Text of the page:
Ben Wolf, a resident of the small town of Trout, Idaho, has big plans for his senior year in high school until a blood test taken as part of a routine sports physical reveals that he has a deadly disease. The doctor tells him that his chances of survival are questionable even with treatment, but that without aggressive action he can expect to live no more than a year. Although the news is shocking, Ben has always known somehow that he would die young. His mother has a mental disorder, and Ben predicts that the added burden of his own illness will "break the fragile symmetry of [his family members'] lives." As he is eighteen, Ben invokes his right to keep his medical condition confidential, and, refusing treatment, resolves to take whatever time he has left and live life as normally and fully as possible.
Despite his small stature, Ben has always dreamed of playing football. With nothing to lose, he goes out for varsity, the team on which his brother Cody, eleven and a half months younger and a senior as well, is the star. Coach Banks is dubious when Ben first comes out for the team but is quickly won over by his tenacity and heart. Ben turns out to be an effective football player, "flattening guys half again [his] size" and playing with the intensity of one for whom there is no tomorrow.
With the same intrepid approach, Ben begins to pursue Dallas Suzuki, a tall, comely volleyball player who has long been "the focus of [his] lust and [his] undying love." To his surprise, Dallas invites Ben to meet her at a local hangout, and although he is initially disappointed to learn that she just wants to interview him for the school newspaper, he is astonished when, at the end of their meeting, she asks him to homecoming. Ben, elated, simultaneously experiences a deep sense of grief as it occurs to him that he is "gonna feel bad anytime [he] get[s] anything good, 'cause [he will have] to give it up" so soon. Dallas and Ben attend a Legion Hall dance on the heels of a football victory in which Ben, with Cody, plays a pivotal part. When Ben takes Dallas home afterwards, she invites him in and, at her instigation, they have sex. She then sends him off "like a stray cat," leaving Ben wondering if he and Dallas are "closer . . . or further away" and unsure of the implications if they are closer because in a year he will be gone.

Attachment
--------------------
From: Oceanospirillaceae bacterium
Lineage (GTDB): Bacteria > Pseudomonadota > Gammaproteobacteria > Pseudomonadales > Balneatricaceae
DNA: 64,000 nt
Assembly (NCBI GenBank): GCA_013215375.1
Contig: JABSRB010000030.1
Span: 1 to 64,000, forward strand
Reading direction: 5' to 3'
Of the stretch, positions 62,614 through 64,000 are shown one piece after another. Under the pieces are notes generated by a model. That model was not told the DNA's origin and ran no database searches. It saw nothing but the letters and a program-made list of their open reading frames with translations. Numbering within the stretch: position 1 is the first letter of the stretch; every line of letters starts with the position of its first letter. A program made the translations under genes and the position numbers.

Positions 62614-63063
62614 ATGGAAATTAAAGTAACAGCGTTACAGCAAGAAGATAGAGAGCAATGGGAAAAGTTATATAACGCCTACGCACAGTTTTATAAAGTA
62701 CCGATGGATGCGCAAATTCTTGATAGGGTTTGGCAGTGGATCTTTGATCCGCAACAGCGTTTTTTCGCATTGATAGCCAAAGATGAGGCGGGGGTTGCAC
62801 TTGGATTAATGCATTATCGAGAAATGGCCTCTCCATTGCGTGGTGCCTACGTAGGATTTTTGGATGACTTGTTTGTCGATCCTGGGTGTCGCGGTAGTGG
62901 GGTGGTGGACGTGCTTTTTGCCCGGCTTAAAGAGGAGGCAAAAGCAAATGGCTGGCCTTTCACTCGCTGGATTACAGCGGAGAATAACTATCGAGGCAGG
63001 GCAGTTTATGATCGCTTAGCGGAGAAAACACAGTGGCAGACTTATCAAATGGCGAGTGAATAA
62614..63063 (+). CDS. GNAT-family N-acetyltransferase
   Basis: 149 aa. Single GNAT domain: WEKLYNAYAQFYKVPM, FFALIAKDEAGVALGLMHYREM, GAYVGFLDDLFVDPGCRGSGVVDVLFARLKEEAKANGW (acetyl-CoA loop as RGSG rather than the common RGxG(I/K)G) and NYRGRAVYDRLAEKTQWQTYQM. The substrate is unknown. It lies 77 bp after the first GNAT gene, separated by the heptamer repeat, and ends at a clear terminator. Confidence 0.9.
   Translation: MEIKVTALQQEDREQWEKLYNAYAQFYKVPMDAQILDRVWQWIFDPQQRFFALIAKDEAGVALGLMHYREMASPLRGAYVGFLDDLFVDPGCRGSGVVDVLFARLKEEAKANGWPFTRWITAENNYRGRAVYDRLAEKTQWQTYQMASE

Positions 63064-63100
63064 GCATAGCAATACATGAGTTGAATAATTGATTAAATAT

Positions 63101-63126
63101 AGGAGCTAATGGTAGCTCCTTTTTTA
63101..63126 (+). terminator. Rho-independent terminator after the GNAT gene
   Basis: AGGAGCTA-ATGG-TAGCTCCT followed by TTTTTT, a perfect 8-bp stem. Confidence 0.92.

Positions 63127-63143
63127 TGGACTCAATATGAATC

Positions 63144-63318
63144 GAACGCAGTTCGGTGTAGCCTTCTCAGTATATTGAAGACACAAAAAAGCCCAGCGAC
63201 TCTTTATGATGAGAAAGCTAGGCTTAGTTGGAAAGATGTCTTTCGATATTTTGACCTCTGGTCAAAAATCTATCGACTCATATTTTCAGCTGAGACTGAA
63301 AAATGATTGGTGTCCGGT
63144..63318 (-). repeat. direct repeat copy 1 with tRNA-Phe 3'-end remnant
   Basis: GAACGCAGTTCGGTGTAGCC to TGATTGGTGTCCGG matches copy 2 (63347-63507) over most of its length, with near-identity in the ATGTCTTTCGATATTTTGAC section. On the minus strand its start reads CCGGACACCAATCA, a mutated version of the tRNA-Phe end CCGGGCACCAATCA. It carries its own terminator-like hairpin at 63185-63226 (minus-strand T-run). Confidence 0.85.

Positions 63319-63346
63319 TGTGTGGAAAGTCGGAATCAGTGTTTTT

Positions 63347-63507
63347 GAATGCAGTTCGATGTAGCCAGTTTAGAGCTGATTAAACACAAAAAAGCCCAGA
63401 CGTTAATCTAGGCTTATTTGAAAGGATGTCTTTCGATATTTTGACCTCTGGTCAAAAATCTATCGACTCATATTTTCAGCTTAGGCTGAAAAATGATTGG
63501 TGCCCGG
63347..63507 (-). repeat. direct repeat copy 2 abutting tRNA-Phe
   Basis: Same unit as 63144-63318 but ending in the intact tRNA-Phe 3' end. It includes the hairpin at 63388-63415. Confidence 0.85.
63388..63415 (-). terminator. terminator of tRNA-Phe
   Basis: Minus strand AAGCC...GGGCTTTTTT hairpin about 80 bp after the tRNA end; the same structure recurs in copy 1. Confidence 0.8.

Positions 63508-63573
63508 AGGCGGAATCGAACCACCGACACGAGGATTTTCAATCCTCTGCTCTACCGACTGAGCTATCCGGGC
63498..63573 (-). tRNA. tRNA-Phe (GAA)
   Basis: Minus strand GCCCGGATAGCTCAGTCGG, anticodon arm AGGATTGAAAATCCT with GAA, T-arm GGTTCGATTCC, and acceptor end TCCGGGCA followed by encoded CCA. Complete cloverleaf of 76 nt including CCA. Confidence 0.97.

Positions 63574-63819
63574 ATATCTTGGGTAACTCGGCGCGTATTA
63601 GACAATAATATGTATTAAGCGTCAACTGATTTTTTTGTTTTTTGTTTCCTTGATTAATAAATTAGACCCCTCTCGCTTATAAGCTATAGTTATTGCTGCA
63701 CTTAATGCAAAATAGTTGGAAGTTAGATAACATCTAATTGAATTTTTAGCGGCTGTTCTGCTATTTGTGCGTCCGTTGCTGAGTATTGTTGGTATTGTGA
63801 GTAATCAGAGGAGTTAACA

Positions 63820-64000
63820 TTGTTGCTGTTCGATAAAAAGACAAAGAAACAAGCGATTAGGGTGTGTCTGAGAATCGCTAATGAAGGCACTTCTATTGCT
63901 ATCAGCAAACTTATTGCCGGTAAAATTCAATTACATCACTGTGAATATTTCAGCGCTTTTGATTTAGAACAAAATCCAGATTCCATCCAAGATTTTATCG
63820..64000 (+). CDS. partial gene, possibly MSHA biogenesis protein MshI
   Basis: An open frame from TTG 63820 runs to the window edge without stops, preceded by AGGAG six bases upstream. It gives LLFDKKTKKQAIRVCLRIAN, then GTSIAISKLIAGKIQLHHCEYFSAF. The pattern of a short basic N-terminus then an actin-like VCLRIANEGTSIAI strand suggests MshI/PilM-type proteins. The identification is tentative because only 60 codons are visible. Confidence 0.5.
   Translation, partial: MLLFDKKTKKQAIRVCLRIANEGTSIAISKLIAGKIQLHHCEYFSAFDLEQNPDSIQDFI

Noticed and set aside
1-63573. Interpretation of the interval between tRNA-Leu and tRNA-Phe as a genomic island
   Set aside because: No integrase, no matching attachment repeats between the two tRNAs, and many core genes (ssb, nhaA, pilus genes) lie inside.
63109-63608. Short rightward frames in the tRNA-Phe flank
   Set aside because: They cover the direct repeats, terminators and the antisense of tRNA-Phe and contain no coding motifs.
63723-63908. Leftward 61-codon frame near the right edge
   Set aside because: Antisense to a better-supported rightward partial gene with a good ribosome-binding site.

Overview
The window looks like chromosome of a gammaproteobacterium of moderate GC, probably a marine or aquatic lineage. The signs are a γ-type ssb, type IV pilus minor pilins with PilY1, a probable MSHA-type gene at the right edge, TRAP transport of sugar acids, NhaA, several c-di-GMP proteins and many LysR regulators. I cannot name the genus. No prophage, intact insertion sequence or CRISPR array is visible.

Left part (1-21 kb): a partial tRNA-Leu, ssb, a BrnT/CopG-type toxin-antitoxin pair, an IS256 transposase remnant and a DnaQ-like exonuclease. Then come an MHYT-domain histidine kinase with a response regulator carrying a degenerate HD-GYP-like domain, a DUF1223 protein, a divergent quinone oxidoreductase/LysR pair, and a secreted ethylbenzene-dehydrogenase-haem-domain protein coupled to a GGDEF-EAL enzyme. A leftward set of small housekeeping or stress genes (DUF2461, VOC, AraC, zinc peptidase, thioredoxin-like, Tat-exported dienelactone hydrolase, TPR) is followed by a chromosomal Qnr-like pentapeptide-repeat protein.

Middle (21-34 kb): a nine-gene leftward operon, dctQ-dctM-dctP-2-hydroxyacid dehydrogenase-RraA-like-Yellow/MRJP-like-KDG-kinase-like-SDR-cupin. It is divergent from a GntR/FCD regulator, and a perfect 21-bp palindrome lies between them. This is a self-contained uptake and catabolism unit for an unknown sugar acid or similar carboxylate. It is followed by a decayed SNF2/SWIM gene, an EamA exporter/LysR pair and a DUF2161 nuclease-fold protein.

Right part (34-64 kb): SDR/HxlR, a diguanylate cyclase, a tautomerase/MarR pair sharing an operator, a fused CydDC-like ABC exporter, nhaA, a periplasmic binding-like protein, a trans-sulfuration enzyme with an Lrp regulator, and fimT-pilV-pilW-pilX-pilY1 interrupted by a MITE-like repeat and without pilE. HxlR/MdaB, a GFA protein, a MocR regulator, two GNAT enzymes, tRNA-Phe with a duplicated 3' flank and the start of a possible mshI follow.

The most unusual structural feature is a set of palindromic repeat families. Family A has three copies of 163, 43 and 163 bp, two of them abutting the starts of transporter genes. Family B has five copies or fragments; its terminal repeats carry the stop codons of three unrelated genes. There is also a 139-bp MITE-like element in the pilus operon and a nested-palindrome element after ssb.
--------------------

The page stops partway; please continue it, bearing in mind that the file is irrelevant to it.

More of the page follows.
Since learning about his impending death, Ben has been visited in his dreams by an enigmatic character named Hey-soos, who, as his name seems to indicate, is sort of a Christ figure, but not exactly. Hey-soos has the uncanny propensity of appearing in Ben's dreams when things are most complicated. He will not tell Ben what is or is not going to happen or if something is right or wrong; instead of giving him answers, he usually "brings [Ben] around to finding [his] own."